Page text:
November 13, 2005

Figure skating-Turin goal for Pang and Tong

By Joel Kirkhart

BEIJING (Reuters) - Emerging from the shadow of their
better-known compatriots, figure skating pair Pang Qing and
Tong Jian had their chance this month to show the Russians that
China would be a threat on the ice at the Turin Olympics.

It did not go as planned.

Pang and Tong unveiled their Olympic-year program at the
Cup of China earlier this month, in the absence of twice world
champions Shen Xue and Zhao Hongbo.

With Turin just months away, they had hoped to make a big

"We always used to play supporting roles, but here (at the
Cup of China) we were suddenly put in the lead," Tong said.

The pair, however, struggled on their jumps, including a
triple Salchow they had been developing. First place went to
world silver medallists Maria Petrova and Alexei Tikhonov of
Russia and the Chinese had to be content with silver.

Pang, 25, said their new long program, set to Andrew Lloyd
Webber's "The Music of the Night" from the "Phantom of the
Opera," had the technical difficulty to match their Russian

"At the start of the season, we wanted to give the audience
and the judges a feeling of 'boom'; to show them that we not
only have an impressive new program, but we also have made a
lot of technical improvements," said Tong, 26.

"Now everyone's seen the new program but we made mistakes
with our technical content and did not show a big change.
That's a real shame."


Shen and Zhao had long been China's top pair, winning the
world title in 2002 and 2003, but they pulled out of the March
world championships in Moscow at the last minute because Zhao
had a foot injury.

Zhao snapped his Achilles tendon in training in August and
the pair missed the China Cup in Beijing.

The new injury threw his participation at the February
10-26 Winter Olympics into doubt but Tong said his compatriot's
recovery was going well and Zhao and Shen would likely take the
ice at the Olympics.

"It will be a battle between Russia and China," Tong said.

Russia's dominance on the Olympic ice is hard to break. In
the pairs, Russia and its Soviet and post-Soviet predecessors
have won pairs gold medals at every Winter Games since
Innsbruck in 1964.

Only at Salt Lake City in 2002 did another nation intrude
and that happened after Canadian runners-up Jamie Sale and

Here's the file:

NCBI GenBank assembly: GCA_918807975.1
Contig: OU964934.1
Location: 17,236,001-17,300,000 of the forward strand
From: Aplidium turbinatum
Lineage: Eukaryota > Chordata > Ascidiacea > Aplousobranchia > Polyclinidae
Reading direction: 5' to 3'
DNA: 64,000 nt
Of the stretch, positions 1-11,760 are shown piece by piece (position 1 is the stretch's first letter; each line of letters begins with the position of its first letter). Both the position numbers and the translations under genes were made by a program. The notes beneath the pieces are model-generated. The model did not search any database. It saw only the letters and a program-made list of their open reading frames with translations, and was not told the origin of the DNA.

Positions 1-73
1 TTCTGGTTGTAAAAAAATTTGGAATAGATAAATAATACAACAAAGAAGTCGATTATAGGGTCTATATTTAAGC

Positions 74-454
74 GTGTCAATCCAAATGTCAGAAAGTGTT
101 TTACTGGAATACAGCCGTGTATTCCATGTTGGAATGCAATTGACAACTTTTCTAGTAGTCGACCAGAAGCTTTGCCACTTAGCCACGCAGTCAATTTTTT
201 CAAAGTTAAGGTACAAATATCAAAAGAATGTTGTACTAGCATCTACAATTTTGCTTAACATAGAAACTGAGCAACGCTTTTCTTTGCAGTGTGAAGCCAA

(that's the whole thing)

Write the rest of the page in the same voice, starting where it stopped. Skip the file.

David Pelletier were awarded duplicate gold medals in the event
won by Yelena Berezhnaya and Anton Sikharulidze after a judging

Pang said she and Tong often practiced in Beijing with Zhao
and Shen and China's third team in the Olympic pairs
competition, Zhang Dan and Zhang Hao.

"We're working with our coach on our jumps so that we can
perform them well at competitions before the Olympics and then
be more confident at the Olympics," Tong said.


The pair, both natives of Harbin in far northeast China, a
city known for its cold weather, winter ice festival and
Russian influence, have been skating together for 12 years.

"At the last Olympics, we got ninth place. Afterwards, we
set our minds to getting a medal four years later," Tong said.

They had a strong year in 2004, winning the Four Continents
and taking bronze at the world championships, where Shen and
Zhao took the silver.

Then they seemed to plateau, settling for fourth at the
2005 worlds and remaining China's number three pair behind the

Pang and Tong readily acknowledge that they will have to
dig deep to finish in the top three in Turin, especially in the
long program in which Tong is meant to portray the Phantom from
the musical and Pang his beloved Christine.

"We need to bring what we have inside to the outside. It
used to be we were externally good -- our skating was pretty,
but it didn't really connect with the music," Tong said.

"Now we need some more time to meld with the music, to get
closer to the music, so the audience and the judges won't see
two skaters, they will see the characters brought to life."